Purpose: The primary goal of this study was to characterize the Rac GTPase associated, NADPH oxidase-mediated Reactive Oxygen Species (ROS)-generating system in the lens tissue.
Methods: NADPH oxidase activity in lens tissue was determined by quantifying superoxide-induced lucigenin photoemission. Immunological and PCR/RT-PCR techniques were utilized to determine expression of different components of the NADPH oxidase system in lens tissue. Growth factor stimulated ROS production was determined quantitatively in human lens epithelial cells using dichlorofluorescein diacetate.
Results: Lens homogenates from different species showed generation of superoxide in a lucigenin-enhanced chemiluminescence assay in the presence of NADPH. This activity was found to be lens protein concentration dependent, heat sensitive, and inhibitable by superoxide dismutase and the flavoprotein inhibitor, diphenyleneiodonium (DPI). The distribution of superoxide generating activity in lens was confined predominantly to the lens epithelium, with very low levels in cortex and none in the nucleus. Immunological assays have demonstrated the presence of p67phox and p47phox in lens tissue, while PCR and RT-PCR reactions amplified DNA products corresponding to the p67phox, p40phox, p22phox, gp91phox, and Rac1 components of the NADPH oxidase complex from human and mouse lens cDNA libraries. Serum starved human lens epithelial cells stimulated with different growth factors including EGF, b-FGF, PDGF, TGF-beta, and LPA demonstrated increased production of ROS, a response which was blocked by inhibitors of NADPH oxidase, such as DPI and the antioxidant-N-acetyl cysteine (NAC). RT-PCR analysis of human lens RNA confirmed readily detectable levels of expression of low molecular weight protein tyrosine phosphatase (LMW-PTP), which is a well-characterized target of redox signaling pathway(s).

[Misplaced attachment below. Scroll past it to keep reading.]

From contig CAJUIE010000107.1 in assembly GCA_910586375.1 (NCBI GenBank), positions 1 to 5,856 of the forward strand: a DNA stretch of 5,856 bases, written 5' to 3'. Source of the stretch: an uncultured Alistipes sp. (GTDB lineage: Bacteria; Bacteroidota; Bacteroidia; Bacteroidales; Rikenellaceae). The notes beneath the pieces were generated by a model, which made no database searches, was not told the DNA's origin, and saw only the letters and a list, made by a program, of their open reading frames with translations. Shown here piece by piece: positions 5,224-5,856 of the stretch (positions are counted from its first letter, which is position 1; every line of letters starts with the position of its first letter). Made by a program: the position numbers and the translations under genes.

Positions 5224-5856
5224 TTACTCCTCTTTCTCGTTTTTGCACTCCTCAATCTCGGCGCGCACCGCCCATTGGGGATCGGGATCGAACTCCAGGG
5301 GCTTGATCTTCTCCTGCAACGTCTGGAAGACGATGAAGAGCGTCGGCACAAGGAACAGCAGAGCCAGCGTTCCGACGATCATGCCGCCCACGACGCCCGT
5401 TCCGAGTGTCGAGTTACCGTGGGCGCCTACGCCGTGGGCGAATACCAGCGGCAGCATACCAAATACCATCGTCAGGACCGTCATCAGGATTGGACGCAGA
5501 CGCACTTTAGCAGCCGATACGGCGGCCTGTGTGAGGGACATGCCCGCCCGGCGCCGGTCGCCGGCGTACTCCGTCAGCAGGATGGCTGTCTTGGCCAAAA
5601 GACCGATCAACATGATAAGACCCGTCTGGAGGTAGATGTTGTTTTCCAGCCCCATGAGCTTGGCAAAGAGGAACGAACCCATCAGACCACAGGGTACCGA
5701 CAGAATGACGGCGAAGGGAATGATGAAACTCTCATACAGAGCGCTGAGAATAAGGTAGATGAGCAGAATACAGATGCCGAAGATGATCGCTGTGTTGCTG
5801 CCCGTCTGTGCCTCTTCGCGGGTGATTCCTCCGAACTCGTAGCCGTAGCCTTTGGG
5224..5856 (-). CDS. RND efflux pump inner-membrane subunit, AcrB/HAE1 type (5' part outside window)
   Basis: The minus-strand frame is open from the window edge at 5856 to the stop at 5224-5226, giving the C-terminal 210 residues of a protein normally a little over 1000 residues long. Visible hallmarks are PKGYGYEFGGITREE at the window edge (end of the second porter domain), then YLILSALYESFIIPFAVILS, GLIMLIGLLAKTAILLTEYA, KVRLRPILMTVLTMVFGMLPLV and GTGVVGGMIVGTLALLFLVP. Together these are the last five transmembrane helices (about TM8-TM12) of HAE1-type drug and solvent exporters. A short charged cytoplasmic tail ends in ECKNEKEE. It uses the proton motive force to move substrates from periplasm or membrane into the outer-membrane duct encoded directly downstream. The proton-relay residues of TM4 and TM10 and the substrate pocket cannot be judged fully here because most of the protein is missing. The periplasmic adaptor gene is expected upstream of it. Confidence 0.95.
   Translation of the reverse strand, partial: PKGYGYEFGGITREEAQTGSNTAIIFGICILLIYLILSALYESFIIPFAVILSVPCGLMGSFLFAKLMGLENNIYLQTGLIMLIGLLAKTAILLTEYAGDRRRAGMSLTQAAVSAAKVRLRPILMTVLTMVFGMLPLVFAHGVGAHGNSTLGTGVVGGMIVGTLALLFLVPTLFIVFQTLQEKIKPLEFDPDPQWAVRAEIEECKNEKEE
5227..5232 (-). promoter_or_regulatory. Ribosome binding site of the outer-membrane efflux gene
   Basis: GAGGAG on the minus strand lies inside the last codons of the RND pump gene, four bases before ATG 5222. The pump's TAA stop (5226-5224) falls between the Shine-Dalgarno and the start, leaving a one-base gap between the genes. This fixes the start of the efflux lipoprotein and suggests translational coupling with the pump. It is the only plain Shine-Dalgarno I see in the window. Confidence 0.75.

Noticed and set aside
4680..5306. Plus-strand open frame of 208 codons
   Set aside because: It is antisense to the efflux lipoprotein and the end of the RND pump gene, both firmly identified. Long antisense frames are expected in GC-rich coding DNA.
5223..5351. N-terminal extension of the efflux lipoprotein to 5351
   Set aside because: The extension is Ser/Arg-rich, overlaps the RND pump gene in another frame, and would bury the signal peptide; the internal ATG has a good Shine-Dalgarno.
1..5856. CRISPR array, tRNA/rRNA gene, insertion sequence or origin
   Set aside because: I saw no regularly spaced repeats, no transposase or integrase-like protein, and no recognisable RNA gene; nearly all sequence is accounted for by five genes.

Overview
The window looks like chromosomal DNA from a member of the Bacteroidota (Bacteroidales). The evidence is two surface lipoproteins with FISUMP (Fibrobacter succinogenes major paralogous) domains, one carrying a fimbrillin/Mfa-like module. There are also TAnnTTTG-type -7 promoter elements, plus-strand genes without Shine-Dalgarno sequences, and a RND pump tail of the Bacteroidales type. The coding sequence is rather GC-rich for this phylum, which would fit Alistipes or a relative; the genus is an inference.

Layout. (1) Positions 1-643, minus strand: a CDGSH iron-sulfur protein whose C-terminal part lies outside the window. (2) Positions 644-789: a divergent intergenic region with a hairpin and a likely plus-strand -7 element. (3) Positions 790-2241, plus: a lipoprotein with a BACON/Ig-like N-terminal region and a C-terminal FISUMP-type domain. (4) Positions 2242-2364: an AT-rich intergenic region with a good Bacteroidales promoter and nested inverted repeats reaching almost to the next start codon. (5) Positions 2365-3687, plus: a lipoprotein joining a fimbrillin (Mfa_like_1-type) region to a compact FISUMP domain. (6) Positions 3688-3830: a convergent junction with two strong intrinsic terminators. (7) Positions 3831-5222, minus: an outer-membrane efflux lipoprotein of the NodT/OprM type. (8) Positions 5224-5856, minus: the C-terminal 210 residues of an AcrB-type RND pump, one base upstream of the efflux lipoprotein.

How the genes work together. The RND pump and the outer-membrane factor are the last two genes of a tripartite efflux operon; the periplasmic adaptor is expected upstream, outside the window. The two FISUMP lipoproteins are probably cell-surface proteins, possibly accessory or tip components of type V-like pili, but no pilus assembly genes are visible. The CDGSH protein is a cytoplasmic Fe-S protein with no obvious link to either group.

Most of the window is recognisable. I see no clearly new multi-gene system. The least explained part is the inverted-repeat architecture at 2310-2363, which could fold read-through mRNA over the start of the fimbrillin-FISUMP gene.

Conclusions: These data demonstrate the presence of a functional nonphagocytic NADPH oxidase system in lens that is predominantly localized to the lens epithelium. Several growth factors appear to stimulate the activity of lens NADPH oxidase, resulting in increased production of ROS in lens epithelial cells, indicating that redox signaling may have an important role in growth factor effects on lens growth and development.